Regardless of the number of employees, in case of a discriminatory dismissal or oral dismissal

Reinstatement of the employee (including a manager) and payment of a ‘reinstatement indemnification’ (of at least five months’ salary).

Alternatively, the employee may opt to receive an indemnification equal to 15 months’ salary (‘alternative indemnification’).

1.10 Severance pay

In any termination of an employment contract, the employee is entitled to a severance payment (‘trattamento di fine rapporto’). This is a deferred salary payment calculated as a percentage of the annual salary (including any amounts paid by the employer as fringe benefits and other special indemnifications).

The amount of the severance payment therefore increases yearly: when the employment terminates (whether on a voluntarily or due to dismissal), the employee has the right to receive the total relevant amount.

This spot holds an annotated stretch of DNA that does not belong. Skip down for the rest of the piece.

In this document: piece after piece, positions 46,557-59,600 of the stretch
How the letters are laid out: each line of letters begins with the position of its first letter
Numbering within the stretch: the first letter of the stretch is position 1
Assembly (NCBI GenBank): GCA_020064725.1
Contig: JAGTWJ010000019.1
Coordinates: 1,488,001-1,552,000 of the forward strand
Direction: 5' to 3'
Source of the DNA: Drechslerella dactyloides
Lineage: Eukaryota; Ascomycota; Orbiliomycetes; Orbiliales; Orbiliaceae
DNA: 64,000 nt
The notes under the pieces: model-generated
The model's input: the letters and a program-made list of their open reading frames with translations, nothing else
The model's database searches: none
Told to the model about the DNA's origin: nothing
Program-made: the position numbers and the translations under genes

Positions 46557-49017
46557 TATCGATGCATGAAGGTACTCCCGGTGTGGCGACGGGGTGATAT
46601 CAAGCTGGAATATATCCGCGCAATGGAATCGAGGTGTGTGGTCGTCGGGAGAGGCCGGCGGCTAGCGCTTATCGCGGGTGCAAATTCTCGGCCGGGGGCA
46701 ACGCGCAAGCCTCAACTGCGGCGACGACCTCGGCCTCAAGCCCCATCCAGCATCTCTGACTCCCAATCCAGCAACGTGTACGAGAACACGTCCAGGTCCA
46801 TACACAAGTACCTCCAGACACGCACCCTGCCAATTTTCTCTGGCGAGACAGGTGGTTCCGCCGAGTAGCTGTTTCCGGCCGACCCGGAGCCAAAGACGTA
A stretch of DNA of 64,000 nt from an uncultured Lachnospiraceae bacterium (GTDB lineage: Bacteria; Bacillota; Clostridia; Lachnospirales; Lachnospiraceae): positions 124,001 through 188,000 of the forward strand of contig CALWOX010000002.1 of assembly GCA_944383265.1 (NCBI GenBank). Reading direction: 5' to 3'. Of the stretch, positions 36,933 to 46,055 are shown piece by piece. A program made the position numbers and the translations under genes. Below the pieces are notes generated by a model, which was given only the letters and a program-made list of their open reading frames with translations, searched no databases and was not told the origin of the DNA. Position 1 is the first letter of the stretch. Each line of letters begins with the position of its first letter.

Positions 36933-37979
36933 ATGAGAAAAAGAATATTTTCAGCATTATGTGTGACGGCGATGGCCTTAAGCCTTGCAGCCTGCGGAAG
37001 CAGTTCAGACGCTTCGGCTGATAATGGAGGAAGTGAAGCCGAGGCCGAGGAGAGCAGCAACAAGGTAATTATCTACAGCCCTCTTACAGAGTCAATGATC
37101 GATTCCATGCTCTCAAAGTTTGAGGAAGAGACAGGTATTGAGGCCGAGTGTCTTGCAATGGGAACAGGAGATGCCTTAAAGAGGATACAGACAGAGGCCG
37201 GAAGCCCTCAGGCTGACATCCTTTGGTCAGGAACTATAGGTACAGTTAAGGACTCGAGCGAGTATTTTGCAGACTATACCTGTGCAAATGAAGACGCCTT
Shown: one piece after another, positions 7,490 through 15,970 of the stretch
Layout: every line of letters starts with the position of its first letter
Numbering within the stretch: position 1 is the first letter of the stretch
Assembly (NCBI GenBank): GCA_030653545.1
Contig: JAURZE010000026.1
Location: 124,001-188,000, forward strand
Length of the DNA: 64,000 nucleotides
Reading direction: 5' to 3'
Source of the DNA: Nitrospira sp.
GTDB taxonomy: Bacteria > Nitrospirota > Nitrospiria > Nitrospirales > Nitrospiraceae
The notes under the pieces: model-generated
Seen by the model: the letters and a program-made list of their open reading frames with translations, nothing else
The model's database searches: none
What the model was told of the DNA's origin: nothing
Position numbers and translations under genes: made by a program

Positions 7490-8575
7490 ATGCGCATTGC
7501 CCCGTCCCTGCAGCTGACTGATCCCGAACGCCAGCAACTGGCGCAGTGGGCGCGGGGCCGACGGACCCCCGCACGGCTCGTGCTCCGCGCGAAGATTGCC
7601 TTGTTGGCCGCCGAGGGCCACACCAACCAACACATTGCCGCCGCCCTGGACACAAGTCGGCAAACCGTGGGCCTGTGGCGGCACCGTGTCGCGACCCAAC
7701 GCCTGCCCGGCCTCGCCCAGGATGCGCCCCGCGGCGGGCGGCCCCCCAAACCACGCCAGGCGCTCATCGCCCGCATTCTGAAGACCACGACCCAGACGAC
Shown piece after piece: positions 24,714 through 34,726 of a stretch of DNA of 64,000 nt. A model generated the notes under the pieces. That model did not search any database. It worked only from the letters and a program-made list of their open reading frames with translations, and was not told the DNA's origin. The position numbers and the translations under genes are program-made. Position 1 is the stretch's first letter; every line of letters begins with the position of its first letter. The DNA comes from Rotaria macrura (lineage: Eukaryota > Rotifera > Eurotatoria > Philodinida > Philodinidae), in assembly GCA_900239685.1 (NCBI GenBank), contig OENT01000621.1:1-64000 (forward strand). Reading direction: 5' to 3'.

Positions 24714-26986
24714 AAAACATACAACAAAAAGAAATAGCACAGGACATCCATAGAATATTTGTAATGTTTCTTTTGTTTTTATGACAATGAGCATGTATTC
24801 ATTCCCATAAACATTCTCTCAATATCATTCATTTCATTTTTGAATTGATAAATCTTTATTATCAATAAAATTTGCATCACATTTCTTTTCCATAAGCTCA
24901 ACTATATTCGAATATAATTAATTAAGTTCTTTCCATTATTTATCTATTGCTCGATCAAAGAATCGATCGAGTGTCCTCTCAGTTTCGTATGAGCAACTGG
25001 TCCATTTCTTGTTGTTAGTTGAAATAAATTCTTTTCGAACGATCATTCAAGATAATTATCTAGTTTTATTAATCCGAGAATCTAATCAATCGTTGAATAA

The employee is also entitled to an indemnity for unused holiday time, compensation in lieu of notice, and other accrued and pro rata payments.

1.11 Non-competition clauses

A post-contractual non-competition clause is valid if it has been agreed between the parties and:

  1. it is in writing; and
  2. the restriction imposed on the employee refers to a specific object, within a specific area and for a limited period (maximum of three years); and
  3. an indemnity is paid to the employee while the clause is in force. The indemnity may be paid during, at the end of, or after termination of the employment contract.

1.12 Miscellaneous

Due to the Covid–19 medical emergency, employers in Italy are currently prohibited from dismissing an employee for economic reasons, unless the appropriate social safety programmes have been completely exhausted by the employer.

It is prohibited to dismiss certain categories of employees considered particularly vulnerable. note that the ban on dismissal remains in place for up to one year after an employee's marriage, pregnancy, sickness, injury, military service, trade union appointment, public appointment, participation in a strike, etc.

Dismissal for an economic reason – conciliation procedure